A juvenile Mediterranean Osprey fitted with a satellite tracking device in Corsica as part of a project studying the dispersal and migratory movements of these protected birds of prey has gone missing after arriving in Malta at the end of August, Birdlife said.
Over the last week, BirdLife Malta ornithologists have been helping researchers from the project to reconstruct what happened to the young bird using data downloaded from the tracking device via the Global Position System (GPS) satellites used to “communicate” with the bird.
The sophisticated tracking devices used in this study not only allow researchers to see where the bird is, they also measure and record physiological data such as body temperature, giving a much more detailed picture of the bird’s behaviour and physical condition.
The GPS track shows that the Osprey flew south after leaving Sicily, arriving in the Malta Freeport area in the south of the island in the afternoon on August 24. It roosted overnight, possibly on top of a ship or a crane.
The next morning, the bird left its roost just before 7am, heading north in the direction of Delimara, shortly after which the signal from the tracking device was lost. The bird’s body temperature at the time of last signal indicates that it was alive up until communication was lost.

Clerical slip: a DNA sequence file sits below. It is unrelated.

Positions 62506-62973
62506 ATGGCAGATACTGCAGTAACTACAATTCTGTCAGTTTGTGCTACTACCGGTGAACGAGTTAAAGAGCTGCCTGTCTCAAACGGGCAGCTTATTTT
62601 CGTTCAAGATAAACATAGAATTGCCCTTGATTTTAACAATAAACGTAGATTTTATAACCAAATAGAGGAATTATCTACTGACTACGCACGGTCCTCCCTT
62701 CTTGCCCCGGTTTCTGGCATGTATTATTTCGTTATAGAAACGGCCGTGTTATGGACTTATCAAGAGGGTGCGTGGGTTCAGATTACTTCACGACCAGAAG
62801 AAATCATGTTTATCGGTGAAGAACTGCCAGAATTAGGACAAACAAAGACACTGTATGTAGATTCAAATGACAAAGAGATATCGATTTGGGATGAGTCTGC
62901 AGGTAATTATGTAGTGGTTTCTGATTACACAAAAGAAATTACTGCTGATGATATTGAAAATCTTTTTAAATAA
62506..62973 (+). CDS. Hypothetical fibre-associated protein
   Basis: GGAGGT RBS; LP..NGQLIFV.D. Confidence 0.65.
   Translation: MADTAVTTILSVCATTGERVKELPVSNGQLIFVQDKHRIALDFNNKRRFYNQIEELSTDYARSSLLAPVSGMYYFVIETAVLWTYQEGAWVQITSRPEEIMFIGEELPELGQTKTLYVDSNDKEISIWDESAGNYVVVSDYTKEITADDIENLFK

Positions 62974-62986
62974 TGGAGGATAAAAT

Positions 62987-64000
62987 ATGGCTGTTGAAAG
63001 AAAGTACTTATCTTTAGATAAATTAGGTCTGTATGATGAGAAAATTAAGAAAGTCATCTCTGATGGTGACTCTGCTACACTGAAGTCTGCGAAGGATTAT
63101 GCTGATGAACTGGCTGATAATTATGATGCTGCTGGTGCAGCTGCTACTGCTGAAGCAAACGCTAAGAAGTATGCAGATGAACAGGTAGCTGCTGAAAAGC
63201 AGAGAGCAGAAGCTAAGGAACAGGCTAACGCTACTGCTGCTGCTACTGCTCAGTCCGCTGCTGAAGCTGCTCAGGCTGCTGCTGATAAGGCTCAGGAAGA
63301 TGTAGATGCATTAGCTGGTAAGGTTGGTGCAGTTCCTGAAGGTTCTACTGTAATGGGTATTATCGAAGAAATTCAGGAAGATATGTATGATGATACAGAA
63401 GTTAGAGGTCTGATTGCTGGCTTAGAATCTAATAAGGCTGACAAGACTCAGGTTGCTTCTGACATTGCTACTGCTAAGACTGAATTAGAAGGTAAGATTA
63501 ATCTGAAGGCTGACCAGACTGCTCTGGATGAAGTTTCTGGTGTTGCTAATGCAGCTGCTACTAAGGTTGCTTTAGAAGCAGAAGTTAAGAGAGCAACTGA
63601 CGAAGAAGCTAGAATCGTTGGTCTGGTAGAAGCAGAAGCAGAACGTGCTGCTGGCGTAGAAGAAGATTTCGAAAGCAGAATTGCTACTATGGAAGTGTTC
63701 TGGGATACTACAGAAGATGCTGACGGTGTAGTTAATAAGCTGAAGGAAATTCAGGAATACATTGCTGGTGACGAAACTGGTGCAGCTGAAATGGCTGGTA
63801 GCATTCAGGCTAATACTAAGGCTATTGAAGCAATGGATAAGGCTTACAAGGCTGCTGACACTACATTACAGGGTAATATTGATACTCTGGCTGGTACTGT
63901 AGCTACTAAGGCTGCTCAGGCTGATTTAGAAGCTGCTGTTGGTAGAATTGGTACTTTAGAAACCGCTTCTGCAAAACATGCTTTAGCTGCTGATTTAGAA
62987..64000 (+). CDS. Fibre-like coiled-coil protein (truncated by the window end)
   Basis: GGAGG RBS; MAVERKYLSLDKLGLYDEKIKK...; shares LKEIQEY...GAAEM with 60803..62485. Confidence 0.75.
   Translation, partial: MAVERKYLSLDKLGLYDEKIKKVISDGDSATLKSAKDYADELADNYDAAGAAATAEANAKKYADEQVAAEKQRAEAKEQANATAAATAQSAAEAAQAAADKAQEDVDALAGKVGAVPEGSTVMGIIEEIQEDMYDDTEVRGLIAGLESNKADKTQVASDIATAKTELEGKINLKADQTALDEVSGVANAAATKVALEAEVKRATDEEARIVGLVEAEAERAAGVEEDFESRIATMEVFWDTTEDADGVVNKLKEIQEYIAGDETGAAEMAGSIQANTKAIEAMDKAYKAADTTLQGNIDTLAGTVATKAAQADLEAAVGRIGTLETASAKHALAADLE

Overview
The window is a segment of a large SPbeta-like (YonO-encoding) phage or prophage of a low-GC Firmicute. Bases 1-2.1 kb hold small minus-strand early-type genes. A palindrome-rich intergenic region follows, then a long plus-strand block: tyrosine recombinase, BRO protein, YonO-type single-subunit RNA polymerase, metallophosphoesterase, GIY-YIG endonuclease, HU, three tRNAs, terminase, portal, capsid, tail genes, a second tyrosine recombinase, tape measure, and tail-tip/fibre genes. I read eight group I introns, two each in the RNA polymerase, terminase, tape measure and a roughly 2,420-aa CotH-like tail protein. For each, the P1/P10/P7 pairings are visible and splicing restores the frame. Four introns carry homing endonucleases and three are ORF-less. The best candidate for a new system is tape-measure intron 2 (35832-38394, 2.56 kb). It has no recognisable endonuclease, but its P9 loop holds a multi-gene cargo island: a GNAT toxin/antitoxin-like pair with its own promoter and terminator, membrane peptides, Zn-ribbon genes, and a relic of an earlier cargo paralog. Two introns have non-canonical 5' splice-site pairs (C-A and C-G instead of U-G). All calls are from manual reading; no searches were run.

Nicholas Barbara, BirdLife Malta’s Conservation Manager said, “The picture that emerges is very clear. Delimara is notorious for illegal hunting, with numerous reports every year of protected birds, including Ospreys, being shot from the peninsula or from boats close to the coast. It seems likely that this Osprey suffered the same fate and was shot at some time after 7am on the 25th August.”
Despite little hope remaining for the bird’s survival BirdLife Malta appealed to anyone with any information to come forward. “It’s possible that the tracking device might have been removed and that someone found it and picked it up,” said Mr Barbara, “any new information could help.”
BirdLife said it had been receiving reports of illegal hunting in the Delimara area since early August, and this is not the only Osprey to have been shot in Malta already this Autumn.
Last Sunday, on the first day of the hunting season, witnesses reported another Osprey being killed close to Dingli Cliffs as it perched on a telegraph pole just after dark. And the previous week, birdwatchers reported seeing a third Osprey flying with an injury Birdlife said.
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